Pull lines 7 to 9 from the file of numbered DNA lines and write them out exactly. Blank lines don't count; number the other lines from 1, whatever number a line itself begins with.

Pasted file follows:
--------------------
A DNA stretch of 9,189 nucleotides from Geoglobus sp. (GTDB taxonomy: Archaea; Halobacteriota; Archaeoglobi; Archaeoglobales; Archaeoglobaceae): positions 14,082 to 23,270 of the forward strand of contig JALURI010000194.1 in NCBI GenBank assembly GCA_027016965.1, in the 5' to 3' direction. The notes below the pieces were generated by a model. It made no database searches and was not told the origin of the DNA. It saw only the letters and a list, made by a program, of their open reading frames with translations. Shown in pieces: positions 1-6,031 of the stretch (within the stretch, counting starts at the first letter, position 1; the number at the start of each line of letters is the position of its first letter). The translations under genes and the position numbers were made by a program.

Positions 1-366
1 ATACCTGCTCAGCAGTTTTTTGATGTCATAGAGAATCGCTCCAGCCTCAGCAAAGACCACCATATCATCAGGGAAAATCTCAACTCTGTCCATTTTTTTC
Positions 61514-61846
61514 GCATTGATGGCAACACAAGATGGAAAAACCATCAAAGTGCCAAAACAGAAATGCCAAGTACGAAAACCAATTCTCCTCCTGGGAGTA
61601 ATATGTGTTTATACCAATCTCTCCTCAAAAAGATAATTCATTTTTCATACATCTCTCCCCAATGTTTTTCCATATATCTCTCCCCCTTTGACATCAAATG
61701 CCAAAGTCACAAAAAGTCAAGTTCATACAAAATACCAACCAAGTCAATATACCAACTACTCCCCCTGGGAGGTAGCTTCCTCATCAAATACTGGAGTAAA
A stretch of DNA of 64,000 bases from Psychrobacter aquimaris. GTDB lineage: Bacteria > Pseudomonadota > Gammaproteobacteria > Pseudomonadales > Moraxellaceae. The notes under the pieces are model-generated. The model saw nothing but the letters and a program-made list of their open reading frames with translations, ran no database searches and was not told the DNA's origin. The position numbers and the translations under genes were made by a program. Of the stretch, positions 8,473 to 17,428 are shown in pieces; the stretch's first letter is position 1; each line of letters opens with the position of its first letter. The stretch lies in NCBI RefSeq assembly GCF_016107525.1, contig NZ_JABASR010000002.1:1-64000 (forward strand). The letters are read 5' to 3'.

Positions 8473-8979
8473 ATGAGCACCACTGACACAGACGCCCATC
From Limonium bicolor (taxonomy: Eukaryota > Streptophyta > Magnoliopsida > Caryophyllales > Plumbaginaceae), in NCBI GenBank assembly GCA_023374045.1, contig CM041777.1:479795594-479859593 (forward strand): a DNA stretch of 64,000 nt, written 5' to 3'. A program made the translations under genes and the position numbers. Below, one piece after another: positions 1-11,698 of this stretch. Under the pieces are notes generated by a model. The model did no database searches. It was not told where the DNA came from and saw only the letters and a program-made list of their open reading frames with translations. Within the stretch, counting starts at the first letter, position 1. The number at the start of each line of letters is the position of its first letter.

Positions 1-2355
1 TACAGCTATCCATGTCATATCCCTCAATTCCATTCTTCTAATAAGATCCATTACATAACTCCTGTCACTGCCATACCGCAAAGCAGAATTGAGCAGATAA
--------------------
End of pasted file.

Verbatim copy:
61701 CCAAAGTCACAAAAAGTCAAGTTCATACAAAATACCAACCAAGTCAATATACCAACTACTCCCCCTGGGAGGTAGCTTCCTCATCAAATACTGGAGTAAA
A stretch of DNA of 64,000 bases from Psychrobacter aquimaris. GTDB lineage: Bacteria > Pseudomonadota > Gammaproteobacteria > Pseudomonadales > Moraxellaceae. The notes under the pieces are model-generated. The model saw nothing but the letters and a program-made list of their open reading frames with translations, ran no database searches and was not told the DNA's origin. The position numbers and the translations under genes were made by a program. Of the stretch, positions 8,473 to 17,428 are shown in pieces; the stretch's first letter is position 1; each line of letters opens with the position of its first letter. The stretch lies in NCBI RefSeq assembly GCF_016107525.1, contig NZ_JABASR010000002.1:1-64000 (forward strand). The letters are read 5' to 3'.

Positions 8473-8979